Human Interest

Brazilian looks back on 64 years as Pele’s barber

By Carlos Meneses Sanchez

Santos, Brazil, Oct 20 (efe-epa).- If not for the mirror and the barber’s chair, you’d think you were in a museum.

The walls of this modest establishment near Vila Belmiro stadium are covered with photos and press clippings documenting the career of soccer legend Pele, the most loyal client of owner Joao “Didi” Araujo.

At 82, Didi is a celebrity in Santos. He has been the barber to the “king” since the man born Edson Arantes do Nascimento arrived here in 1956.

But what began as a business relationship evolved into an enduring friendship.

Despite winning three World Cups with Brazil and becoming a global star, Pele – who turns 80 on Friday – has never changed barbers.

“There won’t be anyone else” like Pele, Didi said in an interview with Efe.

The two men were both born in the state of Minas Gerais, albeit two years apart and in towns separated by 1,000km (600mi), yet it was in Santos that their paths crossed.

“Pele’s barbershop and yours, too,” reads the sign over the entrance. The writing is flanked by emblems of the Santos soccer club, where the king played for 18 years.

The future icon wondered into Didi’s shop shortly after coming to Santos as a 15-year-old and addressed the owner: “I wanted to see if the gentleman can cut my hair because so far, nobody has done it correctly.”

“I told him (his haircut) was a little bad and that I would look at how to fix it. Then I cut his hair,” Didi recalled. “He liked it a lot.”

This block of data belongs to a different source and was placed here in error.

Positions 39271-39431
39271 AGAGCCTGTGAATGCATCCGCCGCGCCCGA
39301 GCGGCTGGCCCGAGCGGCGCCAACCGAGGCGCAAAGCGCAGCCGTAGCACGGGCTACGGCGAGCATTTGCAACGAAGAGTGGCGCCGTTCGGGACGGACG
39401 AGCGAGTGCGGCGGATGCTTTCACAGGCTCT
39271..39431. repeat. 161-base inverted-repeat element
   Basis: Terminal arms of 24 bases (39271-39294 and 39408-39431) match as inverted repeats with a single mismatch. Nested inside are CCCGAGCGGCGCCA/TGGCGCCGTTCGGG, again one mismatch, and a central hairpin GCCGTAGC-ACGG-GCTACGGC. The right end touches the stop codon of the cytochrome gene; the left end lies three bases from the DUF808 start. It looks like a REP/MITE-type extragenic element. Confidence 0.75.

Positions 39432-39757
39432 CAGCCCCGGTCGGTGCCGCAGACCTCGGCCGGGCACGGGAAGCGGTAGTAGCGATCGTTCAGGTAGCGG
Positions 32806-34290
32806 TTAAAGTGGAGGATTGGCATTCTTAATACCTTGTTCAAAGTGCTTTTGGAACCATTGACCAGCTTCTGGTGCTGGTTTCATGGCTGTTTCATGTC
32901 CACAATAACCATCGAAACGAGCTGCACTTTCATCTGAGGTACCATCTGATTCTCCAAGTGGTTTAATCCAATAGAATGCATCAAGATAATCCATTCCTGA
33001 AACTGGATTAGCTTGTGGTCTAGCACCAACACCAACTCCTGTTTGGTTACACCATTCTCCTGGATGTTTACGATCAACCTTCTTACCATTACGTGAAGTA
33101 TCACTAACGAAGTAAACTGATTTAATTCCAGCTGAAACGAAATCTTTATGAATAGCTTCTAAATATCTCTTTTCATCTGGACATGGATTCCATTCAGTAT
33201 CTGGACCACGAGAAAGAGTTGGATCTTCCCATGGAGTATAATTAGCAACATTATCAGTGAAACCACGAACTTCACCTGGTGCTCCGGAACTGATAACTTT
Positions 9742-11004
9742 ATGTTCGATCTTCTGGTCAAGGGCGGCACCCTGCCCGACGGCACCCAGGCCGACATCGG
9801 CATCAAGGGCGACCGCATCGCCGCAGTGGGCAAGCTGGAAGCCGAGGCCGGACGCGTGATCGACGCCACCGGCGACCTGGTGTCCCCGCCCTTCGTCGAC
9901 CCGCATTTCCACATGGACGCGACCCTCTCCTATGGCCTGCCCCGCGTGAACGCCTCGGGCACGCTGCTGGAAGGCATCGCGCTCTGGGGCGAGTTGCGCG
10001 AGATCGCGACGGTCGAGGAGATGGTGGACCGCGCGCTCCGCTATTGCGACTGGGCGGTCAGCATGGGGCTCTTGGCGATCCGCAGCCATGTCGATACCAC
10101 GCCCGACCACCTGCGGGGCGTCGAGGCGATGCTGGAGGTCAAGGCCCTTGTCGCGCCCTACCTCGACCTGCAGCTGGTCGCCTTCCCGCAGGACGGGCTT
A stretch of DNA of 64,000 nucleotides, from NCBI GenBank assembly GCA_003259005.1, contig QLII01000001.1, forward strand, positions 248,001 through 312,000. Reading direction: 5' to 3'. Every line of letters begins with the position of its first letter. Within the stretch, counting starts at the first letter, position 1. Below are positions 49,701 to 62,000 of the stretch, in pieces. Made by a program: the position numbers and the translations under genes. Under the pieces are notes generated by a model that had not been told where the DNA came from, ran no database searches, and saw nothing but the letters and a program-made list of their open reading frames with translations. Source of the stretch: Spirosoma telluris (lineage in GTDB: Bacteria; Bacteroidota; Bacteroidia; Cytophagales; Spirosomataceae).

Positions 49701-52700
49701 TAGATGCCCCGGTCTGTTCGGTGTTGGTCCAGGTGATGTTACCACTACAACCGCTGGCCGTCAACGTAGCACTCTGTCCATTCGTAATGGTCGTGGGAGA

The barber then recounted his final words to Pele on that occasion: “If you like it you can come back, and if you don’t like it you can look for someone else and our friendship will remain the same.”

Pele, who dubbed the barber Didi for his resemblance to another Brazilian soccer great Waldyr “Didi” Pereira, came to view Araujo as a confidant.

“He talked quite a bit. For him, I was like his brother,” Didi said.

Though he was just 17 when he hoisted the World Cup for the first time, Pele “continued to be the same person,” according to Didi. “It never went to his head.”

Even so, Pele’s growing fame created an issue for the barber, as the king’s devoted fans began to flock to Didi’s shop as if it were the soccer equivalent of the Sistine Chapel.

One of the photos on the wall shows Didi cutting Pele’s hair amid a crowd of onlookers.

“They knew was coming and they waited for him. To cut his hair, I had to keep them outside,” Didi said.

One of his most cherished possessions is a photo of Pele the striker gave him after leading Brazil to triumph in the 1970 World Cup.

The Brazil captain included a dedication to “the best barber in Brazil.”

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